# Using Seaborn we can plot the Terrorist attacks by Year 
plt.subplots(figsize=(15,6))
sns.countplot('Year',data=terror,palette='RdYlGn_r',edgecolor=sns.color_palette('dark',7))
plt.xticks(rotation=90)
plt.title('Number Of Terrorist Activities Each Year')
plt.show()

Attack Methods by Terrorists

# We can also plot the Attack Methods by Terorrists 
plt.subplots(figsize=(15,6))
sns.countplot('AttackType',data=terror,palette='inferno',order=terror['AttackType'].value_counts().index)
plt.xticks(rotation=90)
plt.title('Attacking Methods by Terrorists')
plt.show()

Full Code Block

#!/usr/bin/env python3
# -*- coding: utf-8 -*-
"""
Created on Tue Feb  5 16:55:13 2019

@author: oscarbarillas
"""

# Import Required Python Dependencies 
import pandas as pd
import numpy as np
import matplotlib.pyplot as plt
import seaborn as sns

# Read in the file 
terror= pd.read_csv('globalterrorismdb_0718dist.csv', encoding='ISO-8859-1', low_memory = False)

# Rename Columns for better readability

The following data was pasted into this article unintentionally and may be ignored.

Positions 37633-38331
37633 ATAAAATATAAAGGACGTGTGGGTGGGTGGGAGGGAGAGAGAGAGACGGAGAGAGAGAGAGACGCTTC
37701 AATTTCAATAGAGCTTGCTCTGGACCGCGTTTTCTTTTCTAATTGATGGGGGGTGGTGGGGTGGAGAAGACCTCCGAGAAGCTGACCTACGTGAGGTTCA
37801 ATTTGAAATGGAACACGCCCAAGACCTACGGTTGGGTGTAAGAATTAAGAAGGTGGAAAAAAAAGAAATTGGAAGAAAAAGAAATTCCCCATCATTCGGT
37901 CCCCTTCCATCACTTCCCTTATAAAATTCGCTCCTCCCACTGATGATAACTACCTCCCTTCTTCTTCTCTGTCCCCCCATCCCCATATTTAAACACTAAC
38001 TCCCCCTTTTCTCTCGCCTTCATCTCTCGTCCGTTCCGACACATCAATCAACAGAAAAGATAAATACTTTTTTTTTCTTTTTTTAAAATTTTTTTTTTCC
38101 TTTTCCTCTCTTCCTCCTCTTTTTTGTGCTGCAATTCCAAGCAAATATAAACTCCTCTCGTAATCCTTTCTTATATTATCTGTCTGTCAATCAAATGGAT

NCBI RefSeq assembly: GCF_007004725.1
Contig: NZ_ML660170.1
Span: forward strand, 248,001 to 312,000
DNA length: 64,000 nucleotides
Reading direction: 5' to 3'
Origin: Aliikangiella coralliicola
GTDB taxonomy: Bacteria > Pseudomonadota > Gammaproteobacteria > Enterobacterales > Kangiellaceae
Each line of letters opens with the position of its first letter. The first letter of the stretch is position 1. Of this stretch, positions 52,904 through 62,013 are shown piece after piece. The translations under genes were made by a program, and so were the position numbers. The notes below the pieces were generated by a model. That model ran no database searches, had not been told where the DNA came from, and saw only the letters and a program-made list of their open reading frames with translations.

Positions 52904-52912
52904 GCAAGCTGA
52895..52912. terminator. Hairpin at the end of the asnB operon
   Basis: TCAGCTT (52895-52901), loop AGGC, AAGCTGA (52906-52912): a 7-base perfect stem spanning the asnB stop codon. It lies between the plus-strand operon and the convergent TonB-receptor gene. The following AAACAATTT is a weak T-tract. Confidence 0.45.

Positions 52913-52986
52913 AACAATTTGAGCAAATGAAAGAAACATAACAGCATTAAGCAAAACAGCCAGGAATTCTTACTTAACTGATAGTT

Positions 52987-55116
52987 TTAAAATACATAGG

terror.rename(columns={'iyear':'Year','imonth':'Month','iday':'Day','country_txt':'Country','region_txt':'Region','attacktype1_txt':'AttackType','target1':'Target','nkill':'Killed','nwound':'Wounded','summary':'Summary','gname':'Group','targtype1_txt':'Target_type','weaptype1_txt':'Weapon_type','motive':'Motive'},inplace=True)

# Select columns we are most interested in analyzing
terror=terror[['Year','Month','Day','Country','Region','city','latitude','longitude','AttackType','Killed','Wounded','Target','Summary','Group','Target_type','Weapon_type','Motive']]

# Calculate the casualties (Both Killed + Wounded)
terror['casualties']=terror['Killed']+terror['Wounded']

print(terror.head(4))



plt.style.use('fivethirtyeight')

# Using Seaborn we can plot the Terrorist attacks by Year 

plt.subplots(figsize=(15,6))
sns.countplot('Year',data=terror,palette='RdYlGn_r',edgecolor=sns.color_palette('dark',7))
plt.xticks(rotation=90)
plt.title('Number Of Terrorist Activities Each Year')
plt.show()


# We can also plot the Attack Methods by Terorrists 
plt.subplots(figsize=(15,6))
sns.countplot('AttackType',data=terror,palette='inferno',order=terror['AttackType'].value_counts().index)
plt.xticks(rotation=90)
plt.title('Attacking Methods by Terrorists')
plt.show()

Attributions

Additional Reading

https://seaborn.pydata.org/

https://pandas.pydata.org/pandas-docs/stable/